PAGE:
Heathrow has unveiled the UK’s first airport Garden Gate – made up of 1680 living plants – at Terminal 3! The Garden Gate will be trialled for the next 6 months and if it’s successful, Heathrow will explore implementing more across the airport.
The installation is located at Gate 25 in Terminal 3 and includes English native Ivy and Peace Lilly among others. It was installed by urban greening specialists Biotecture who have also installed features at the Walkie Talkie Building and Edware Road tube stations in London.
Heathrow’s Garden Gate is its latest effort to make every journey better, following a record-breaking first half of 2016 which saw the highest passenger satisfaction scores to date. It will provide an eco-sanctuary within Britain’s busiest airport. Academic research points to a correlation between calm, comfort and relaxation and exposure to plants.
On average, 287,274 passengers go through Gate 25, Terminal 3, every year.
More about the Garden Gate
The Garden Gate is comprised of 7 panels, 1.8m high x 2.4m wide, each containing 240 plants. Each plant panel is fitted with a water reservoir and nutrient system which allows the wall to flourish for an extended period of time in an artificial environment. Advancements in LED technology enables indoor plant growth using less energy (e.g. more light and less heat).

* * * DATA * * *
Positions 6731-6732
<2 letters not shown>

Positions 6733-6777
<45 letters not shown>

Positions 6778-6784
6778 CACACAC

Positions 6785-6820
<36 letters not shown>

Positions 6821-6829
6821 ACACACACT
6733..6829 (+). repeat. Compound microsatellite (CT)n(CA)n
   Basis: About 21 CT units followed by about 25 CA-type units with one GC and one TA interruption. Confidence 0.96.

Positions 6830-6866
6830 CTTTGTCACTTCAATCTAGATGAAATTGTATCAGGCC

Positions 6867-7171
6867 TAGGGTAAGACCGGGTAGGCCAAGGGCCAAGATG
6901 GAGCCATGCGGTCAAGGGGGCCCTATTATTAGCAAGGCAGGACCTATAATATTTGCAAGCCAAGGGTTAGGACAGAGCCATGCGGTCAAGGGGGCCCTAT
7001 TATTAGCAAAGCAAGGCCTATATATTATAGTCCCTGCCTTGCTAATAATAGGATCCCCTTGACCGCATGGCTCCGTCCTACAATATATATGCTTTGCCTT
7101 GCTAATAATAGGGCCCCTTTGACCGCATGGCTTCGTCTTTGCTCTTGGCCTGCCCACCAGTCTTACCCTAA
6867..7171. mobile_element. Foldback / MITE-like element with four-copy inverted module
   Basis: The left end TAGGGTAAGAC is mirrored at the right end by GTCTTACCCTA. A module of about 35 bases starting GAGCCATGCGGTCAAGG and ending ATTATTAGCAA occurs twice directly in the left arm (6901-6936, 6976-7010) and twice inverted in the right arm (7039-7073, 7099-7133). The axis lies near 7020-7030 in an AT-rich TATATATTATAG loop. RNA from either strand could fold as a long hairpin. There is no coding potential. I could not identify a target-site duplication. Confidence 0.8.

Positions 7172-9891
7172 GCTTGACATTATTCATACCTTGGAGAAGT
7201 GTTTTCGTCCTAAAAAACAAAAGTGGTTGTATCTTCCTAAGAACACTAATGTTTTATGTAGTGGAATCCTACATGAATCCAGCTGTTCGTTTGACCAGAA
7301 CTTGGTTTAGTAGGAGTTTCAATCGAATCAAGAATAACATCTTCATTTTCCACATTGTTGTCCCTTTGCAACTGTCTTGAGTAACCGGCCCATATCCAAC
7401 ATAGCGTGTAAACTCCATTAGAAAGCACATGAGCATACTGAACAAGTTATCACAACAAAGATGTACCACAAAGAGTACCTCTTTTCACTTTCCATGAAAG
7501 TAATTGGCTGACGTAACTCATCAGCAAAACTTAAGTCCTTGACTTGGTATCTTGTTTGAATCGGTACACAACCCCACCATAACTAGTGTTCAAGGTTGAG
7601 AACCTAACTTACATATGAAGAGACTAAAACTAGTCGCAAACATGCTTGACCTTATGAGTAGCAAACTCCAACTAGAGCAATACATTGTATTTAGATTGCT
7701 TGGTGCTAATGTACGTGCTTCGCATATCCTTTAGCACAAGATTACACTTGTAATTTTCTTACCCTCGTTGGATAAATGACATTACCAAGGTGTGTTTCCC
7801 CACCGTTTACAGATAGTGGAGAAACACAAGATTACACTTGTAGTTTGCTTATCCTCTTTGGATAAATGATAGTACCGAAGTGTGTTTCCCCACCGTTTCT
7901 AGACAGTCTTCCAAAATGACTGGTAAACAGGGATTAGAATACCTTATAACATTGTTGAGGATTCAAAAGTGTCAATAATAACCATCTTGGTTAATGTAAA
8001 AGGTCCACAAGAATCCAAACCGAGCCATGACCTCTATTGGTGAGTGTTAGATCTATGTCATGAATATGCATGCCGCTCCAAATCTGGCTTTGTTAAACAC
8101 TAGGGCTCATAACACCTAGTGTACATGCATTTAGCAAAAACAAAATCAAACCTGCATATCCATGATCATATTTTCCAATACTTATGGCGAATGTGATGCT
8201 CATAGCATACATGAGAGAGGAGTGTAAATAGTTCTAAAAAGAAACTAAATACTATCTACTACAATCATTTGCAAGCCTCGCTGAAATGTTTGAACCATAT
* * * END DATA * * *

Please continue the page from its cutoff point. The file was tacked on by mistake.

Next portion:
The plant selection is largely based on early research conducted by Dr Bill Wolverton on behalf of NASA to prove that plants, namely the English Ivy and the Peace Lily, absorbed the air around them, translocated it to their roots, where organisms turned some air particles into food for the plant.
Director of Biotecture Richard Sabin explained about how the gate is just part of a rise in eco-technologies in the UK.
“The Garden Gate at Heathrow is the latest, and perhaps most iconic, living wall representing the advancement of eco-technologies in the UK. The world’s major cities are increasingly investing in green infrastructure, and the Garden Gate, both technically and ecologically, is cutting edge for its ease of installation, unique plant selection and LED lighting system,” Sabin said.
“As the nexus of transit and technology, transportation hubs are ideal locations for green infrastructure to become an investment in public health and wellbeing.” Director of Biotecture, Richard Sabin
Why not check out our flower map of the world that was in Terminal 5 recently? Click here to find out more.